Banggai, are paternal mouthbrooders, which means that after mating the male holds and incubate the fertilized eggs in his mouth. During the incubation, the mouth-brooding Banggai does not eat. This form of parental care is advantageous because it protects the offspring during their most vulnerable phases. The Banggai cardinalfish was listed as Threatened in 2016, the first marine aquarium fish listed under the Endangered Species Act.
Wild populations of Banggai cardinalfish and the habitats they rely on are being threatened, and our choices can reduce some of these impacts.
Wild Banggai cardinalfish have been impacted by more than just collection for the aquarium industry. They also face habitat loss and degradation, pollution. The Banggai’s already restricted habitat makes it especially vulnerable to environmental impacts from climate change. Reducing collection of Banggai to or near zero would give them a better opportunity to adapt and respond to the other pressures they face in the wild.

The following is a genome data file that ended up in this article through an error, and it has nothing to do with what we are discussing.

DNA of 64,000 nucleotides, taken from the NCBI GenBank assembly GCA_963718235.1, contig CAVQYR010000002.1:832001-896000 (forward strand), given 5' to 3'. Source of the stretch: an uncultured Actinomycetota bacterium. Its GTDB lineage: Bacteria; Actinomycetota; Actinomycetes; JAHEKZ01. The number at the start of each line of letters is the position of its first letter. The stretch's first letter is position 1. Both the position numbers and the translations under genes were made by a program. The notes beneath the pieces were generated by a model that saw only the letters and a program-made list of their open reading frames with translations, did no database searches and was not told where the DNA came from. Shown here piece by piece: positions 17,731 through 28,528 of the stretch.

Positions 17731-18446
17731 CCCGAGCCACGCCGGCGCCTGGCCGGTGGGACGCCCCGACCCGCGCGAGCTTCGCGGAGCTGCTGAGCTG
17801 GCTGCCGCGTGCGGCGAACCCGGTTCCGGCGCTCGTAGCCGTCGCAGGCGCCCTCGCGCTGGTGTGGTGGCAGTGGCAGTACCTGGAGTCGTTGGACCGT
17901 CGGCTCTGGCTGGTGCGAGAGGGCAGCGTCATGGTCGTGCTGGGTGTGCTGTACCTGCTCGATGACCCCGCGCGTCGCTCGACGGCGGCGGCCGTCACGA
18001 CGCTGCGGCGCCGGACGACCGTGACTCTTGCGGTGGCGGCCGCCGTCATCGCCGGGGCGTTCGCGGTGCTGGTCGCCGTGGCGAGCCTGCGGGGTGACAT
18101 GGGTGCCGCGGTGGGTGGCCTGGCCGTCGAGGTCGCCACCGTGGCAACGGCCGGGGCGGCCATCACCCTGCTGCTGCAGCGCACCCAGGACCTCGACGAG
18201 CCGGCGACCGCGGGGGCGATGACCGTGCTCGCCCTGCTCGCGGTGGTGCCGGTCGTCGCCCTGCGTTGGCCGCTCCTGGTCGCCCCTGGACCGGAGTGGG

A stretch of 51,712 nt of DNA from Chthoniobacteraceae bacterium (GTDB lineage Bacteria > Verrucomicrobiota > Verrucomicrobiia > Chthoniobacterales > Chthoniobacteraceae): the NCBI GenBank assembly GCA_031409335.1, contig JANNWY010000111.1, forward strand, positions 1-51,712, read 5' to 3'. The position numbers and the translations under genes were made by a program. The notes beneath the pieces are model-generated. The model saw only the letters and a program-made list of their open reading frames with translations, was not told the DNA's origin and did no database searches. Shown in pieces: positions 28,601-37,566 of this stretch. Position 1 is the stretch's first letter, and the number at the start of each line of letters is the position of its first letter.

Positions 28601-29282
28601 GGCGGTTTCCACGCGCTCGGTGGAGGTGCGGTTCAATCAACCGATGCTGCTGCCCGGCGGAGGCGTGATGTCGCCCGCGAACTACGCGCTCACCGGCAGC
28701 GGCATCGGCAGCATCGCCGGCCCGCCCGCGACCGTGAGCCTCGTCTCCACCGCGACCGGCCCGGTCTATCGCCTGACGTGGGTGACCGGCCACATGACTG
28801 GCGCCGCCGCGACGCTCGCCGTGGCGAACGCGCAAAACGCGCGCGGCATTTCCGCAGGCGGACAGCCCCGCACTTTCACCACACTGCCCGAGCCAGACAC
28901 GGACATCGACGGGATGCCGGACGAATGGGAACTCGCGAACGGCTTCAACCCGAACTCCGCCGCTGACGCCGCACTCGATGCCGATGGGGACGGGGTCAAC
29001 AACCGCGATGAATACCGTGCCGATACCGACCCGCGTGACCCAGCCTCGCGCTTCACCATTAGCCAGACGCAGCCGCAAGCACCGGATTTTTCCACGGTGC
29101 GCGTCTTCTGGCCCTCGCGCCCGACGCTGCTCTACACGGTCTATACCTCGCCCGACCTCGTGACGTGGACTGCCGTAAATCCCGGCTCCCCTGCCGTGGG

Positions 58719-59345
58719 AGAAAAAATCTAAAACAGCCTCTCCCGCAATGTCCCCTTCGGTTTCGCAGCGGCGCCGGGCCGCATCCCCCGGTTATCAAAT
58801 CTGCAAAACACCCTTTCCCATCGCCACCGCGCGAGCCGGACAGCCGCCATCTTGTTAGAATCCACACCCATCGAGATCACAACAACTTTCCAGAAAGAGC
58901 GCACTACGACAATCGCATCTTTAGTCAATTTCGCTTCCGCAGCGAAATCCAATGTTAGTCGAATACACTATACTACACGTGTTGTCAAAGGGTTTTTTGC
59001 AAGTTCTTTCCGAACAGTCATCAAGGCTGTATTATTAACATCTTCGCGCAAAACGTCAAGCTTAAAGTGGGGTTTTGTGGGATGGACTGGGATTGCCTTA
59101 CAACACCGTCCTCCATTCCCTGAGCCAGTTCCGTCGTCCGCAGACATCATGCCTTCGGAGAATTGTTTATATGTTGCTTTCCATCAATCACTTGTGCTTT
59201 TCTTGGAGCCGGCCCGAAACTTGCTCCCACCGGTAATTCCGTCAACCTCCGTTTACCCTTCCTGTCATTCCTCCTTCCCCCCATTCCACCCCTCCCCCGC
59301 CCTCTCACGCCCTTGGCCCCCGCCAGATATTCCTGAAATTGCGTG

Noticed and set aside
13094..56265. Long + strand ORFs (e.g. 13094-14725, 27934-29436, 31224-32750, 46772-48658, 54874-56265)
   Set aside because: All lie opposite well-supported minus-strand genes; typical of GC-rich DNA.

The costume is made of fishing accessories and processed plastic bottles.